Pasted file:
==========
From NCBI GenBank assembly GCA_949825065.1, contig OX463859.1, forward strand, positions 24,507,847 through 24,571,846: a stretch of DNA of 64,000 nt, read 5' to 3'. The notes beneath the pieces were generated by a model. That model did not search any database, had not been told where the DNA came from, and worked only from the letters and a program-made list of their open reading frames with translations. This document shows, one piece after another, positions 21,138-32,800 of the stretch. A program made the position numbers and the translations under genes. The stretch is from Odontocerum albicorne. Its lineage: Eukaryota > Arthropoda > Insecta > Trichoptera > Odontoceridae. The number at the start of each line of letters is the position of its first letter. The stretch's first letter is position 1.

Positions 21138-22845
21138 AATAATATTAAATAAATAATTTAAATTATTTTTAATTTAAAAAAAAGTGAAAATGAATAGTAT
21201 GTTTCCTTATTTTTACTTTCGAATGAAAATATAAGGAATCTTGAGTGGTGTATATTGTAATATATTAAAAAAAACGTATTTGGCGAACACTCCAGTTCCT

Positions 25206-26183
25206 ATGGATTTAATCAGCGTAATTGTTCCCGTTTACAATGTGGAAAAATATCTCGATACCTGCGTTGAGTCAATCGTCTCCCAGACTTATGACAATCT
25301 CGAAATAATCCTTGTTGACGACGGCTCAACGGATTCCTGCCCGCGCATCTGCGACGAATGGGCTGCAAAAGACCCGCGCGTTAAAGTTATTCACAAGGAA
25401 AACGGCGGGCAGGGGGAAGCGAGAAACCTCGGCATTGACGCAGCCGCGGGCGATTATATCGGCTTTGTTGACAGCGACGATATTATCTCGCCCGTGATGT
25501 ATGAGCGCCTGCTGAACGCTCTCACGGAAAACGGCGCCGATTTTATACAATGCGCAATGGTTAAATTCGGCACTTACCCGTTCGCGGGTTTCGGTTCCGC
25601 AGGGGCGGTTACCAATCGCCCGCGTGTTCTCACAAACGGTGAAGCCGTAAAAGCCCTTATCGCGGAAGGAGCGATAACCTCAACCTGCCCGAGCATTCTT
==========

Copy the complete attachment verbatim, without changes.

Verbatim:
From NCBI GenBank assembly GCA_949825065.1, contig OX463859.1, forward strand, positions 24,507,847 through 24,571,846: a stretch of DNA of 64,000 nt, read 5' to 3'. The notes beneath the pieces were generated by a model. That model did not search any database, had not been told where the DNA came from, and worked only from the letters and a program-made list of their open reading frames with translations. This document shows, one piece after another, positions 21,138-32,800 of the stretch. A program made the position numbers and the translations under genes. The stretch is from Odontocerum albicorne. Its lineage: Eukaryota > Arthropoda > Insecta > Trichoptera > Odontoceridae. The number at the start of each line of letters is the position of its first letter. The stretch's first letter is position 1.

Positions 21138-22845
21138 AATAATATTAAATAAATAATTTAAATTATTTTTAATTTAAAAAAAAGTGAAAATGAATAGTAT
21201 GTTTCCTTATTTTTACTTTCGAATGAAAATATAAGGAATCTTGAGTGGTGTATATTGTAATATATTAAAAAAAACGTATTTGGCGAACACTCCAGTTCCT

Positions 25206-26183
25206 ATGGATTTAATCAGCGTAATTGTTCCCGTTTACAATGTGGAAAAATATCTCGATACCTGCGTTGAGTCAATCGTCTCCCAGACTTATGACAATCT
25301 CGAAATAATCCTTGTTGACGACGGCTCAACGGATTCCTGCCCGCGCATCTGCGACGAATGGGCTGCAAAAGACCCGCGCGTTAAAGTTATTCACAAGGAA
25401 AACGGCGGGCAGGGGGAAGCGAGAAACCTCGGCATTGACGCAGCCGCGGGCGATTATATCGGCTTTGTTGACAGCGACGATATTATCTCGCCCGTGATGT
25501 ATGAGCGCCTGCTGAACGCTCTCACGGAAAACGGCGCCGATTTTATACAATGCGCAATGGTTAAATTCGGCACTTACCCGTTCGCGGGTTTCGGTTCCGC
25601 AGGGGCGGTTACCAATCGCCCGCGTGTTCTCACAAACGGTGAAGCCGTAAAAGCCCTTATCGCGGAAGGAGCGATAACCTCAACCTGCCCGAGCATTCTT